What Exactly Did It Mean for A Clergyman to Have a “Living” Bestowed Upon Him During the Regency Period?

Henry Singleton: “The Curate of the Parish Returned From Duty.” London, circa 1800. Engraved by T. Burke.

We often read in a Regency era book something to the effect of the master of the estate bestowing a “living” upon a clergyman. Exactly, what did that entail? Once the living was bestowed, could the owner of the estate take it away if he thought someone else would serve him better? Was the living considered a for-life appointment? 

First, let’s have a look at the differences between those stations available for a living. 

The way someone quite some time ago explained it to me, a rector did not necessarily have to be ordained. He did receive the greater tithes, meaning 10% of the cereal crops grown in the parish in compensation for the freehold land set aside for church use. He served not only the church but also some administrative duties for the parish: registration of births, marriages, deaths and serving on the magistrate bench.

Vicar is the title given to certain parish priests in the Church of England. It has played a significant role in Anglican Church organisation in ways that are different from other Christian denominations. The title is very old and arises from the medieval situation where priests were appointed either by a secular lord, by a bishop or by a religious foundation. Wherever there is a vicar he shares the benefice with a rector (usually non-resident) to whom the great tithes were paid. Vicar derives from the Latin “vicarius” meaning a substitute. Historically, Anglican parish priests were divided into rectors, vicars and (rarely) perpetual curates. These were distinguished according to the way in which they were appointed and remunerated. The church was supported by tithes: taxes (traditionally of ten percent) levied on the personal and agricultural output of the parish.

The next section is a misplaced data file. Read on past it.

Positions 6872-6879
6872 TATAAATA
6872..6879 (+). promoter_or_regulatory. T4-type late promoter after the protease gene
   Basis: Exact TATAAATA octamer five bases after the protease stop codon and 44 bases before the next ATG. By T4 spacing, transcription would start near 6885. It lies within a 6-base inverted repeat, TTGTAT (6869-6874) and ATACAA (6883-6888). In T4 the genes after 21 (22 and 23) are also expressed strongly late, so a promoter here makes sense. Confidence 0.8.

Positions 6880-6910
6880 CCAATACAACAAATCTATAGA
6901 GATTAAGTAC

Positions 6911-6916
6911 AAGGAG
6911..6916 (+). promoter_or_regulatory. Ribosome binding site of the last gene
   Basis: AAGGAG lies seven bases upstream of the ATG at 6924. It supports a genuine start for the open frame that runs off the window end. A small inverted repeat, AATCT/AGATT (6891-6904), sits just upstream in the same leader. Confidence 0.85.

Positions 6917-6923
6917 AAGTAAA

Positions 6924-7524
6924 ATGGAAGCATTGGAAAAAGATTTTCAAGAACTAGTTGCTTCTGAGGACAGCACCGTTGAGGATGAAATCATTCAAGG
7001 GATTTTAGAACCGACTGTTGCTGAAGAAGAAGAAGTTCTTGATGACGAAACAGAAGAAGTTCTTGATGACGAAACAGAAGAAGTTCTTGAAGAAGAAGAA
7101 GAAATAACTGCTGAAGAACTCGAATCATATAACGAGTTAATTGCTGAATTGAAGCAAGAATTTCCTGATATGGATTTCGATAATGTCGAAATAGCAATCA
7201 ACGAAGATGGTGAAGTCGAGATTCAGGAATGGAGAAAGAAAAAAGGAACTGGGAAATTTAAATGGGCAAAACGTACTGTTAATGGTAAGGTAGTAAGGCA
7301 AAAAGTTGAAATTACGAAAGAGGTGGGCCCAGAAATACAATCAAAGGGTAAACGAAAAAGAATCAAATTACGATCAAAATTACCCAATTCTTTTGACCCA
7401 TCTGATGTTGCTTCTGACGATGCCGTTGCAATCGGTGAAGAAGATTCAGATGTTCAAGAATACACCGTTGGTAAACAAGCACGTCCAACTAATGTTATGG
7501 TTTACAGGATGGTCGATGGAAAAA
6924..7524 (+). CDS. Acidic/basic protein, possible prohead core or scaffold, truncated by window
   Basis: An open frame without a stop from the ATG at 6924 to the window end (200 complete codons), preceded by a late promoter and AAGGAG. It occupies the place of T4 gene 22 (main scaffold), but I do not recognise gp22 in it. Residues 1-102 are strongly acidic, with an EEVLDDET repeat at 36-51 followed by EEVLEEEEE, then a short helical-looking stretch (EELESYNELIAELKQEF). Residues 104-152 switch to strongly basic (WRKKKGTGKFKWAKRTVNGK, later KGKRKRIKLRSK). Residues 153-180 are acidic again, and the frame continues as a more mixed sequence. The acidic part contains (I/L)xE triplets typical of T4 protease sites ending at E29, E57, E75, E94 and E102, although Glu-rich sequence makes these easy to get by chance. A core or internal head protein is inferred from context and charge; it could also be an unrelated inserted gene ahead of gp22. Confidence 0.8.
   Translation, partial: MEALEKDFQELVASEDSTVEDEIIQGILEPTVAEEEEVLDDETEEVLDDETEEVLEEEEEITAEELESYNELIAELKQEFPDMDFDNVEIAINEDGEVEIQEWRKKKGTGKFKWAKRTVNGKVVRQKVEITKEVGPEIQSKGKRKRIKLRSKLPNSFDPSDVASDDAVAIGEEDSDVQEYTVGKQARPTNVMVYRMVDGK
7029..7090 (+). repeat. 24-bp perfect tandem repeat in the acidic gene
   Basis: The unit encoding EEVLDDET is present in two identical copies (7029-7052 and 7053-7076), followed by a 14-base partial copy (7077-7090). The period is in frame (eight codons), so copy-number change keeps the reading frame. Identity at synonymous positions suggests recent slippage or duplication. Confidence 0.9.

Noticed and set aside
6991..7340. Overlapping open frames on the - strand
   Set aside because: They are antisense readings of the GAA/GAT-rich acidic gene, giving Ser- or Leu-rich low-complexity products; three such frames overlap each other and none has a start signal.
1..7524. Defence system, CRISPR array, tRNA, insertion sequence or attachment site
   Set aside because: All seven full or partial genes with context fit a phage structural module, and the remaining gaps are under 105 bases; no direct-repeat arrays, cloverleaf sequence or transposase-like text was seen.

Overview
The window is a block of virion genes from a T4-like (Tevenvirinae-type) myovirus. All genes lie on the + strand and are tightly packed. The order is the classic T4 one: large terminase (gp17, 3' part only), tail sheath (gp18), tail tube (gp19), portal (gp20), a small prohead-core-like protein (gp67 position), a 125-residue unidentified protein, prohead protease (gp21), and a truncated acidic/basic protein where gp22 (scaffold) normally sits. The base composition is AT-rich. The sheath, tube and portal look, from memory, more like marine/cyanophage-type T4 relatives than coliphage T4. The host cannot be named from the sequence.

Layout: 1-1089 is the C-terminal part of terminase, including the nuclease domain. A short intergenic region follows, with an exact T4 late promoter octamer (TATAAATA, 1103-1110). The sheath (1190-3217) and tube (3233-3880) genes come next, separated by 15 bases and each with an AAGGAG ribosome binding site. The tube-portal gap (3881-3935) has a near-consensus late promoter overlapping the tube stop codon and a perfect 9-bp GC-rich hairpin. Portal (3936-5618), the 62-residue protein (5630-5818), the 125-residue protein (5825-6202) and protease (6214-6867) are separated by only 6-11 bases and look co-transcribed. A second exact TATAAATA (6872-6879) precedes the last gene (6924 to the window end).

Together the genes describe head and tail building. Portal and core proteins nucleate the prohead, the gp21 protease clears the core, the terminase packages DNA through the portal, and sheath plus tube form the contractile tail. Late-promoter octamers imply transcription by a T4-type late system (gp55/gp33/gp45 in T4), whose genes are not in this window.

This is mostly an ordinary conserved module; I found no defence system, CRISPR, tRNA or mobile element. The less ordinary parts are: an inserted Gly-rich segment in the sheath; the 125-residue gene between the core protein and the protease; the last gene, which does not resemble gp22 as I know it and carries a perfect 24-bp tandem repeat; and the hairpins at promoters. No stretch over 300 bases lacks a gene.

A vicar was the most common title used for those overseeing a parish. Unfortunately, not all vicars were men of faith. We customarily think of the third son of an aristocratic family joining the clergy. All it took to be ordained was the right connections and enough money.